“Where possible, the training needs of those forced to leave the fishing industry should be addressed at local level. When drift-netting for salmon was closed on Lough Foyle, a fund was established which helped the salmon fishers to get training to help them in future job opportunities.
“The Greencastle Community Centre organised courses which brought qualified tutors into the centre to deliver courses at times that suited the participants.
“This meant one tutor travelled to meet 10 students, not 10 students travelling to meet 1 tutor, keeping costs down and participation up.”
At that time, Greencastle Community Centre was delivering navigation classes, VHF courses and ISA and RYA certification courses, two miles from a National Fishery College, which, according to Mr Bovaird, “was not allowed to deliver them”.
GHU believes a bursary should be agreed for each redundant fisherman, or woman, to be spent against receipted, recognised courses to suit the person's individual needs.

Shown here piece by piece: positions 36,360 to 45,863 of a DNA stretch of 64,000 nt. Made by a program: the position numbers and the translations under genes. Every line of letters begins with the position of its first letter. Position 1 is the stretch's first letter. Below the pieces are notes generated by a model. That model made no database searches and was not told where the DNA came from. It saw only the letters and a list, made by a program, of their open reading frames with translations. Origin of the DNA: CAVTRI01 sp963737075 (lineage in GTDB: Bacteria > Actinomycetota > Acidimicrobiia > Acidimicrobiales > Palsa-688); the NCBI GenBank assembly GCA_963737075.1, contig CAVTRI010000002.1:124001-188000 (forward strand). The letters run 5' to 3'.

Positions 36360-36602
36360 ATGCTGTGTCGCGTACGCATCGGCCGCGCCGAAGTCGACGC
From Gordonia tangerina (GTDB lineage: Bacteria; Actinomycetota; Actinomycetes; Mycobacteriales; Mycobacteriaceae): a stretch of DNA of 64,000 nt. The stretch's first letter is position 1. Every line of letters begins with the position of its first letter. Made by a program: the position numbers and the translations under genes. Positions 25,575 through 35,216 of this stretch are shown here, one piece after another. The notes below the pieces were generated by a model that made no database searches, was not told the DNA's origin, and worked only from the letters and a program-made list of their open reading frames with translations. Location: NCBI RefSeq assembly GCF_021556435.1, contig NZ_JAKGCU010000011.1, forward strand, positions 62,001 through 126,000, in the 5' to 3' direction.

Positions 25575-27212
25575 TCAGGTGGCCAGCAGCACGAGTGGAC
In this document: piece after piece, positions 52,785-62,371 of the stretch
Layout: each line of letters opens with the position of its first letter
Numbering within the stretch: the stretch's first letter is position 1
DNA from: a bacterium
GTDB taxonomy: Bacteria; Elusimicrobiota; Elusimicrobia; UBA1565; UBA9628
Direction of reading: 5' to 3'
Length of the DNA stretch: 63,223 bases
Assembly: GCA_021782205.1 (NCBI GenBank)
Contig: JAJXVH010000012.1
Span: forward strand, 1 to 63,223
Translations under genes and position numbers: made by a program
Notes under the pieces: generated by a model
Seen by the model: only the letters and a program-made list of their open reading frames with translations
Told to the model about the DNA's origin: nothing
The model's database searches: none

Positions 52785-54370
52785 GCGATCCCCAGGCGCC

The monetary value should be set as part of an overall compensation package recommended by the Taskforce.
“Should decommissioning become inevitable,” Mr Bovaird said. “GHU believes Government should look at options which would allow Sea Fisheries Administration to retain a government pool of sea-fishing capacity to be used to benefit new entrants to the fishing industry in the future.
“This may mean that the Government has to buy tonnage and power with its own money.
“This capacity should to be retained in State ownership but be available to lease out to new entrants, to allow them to get started and to give them time to buy replacement capacity on the open market.”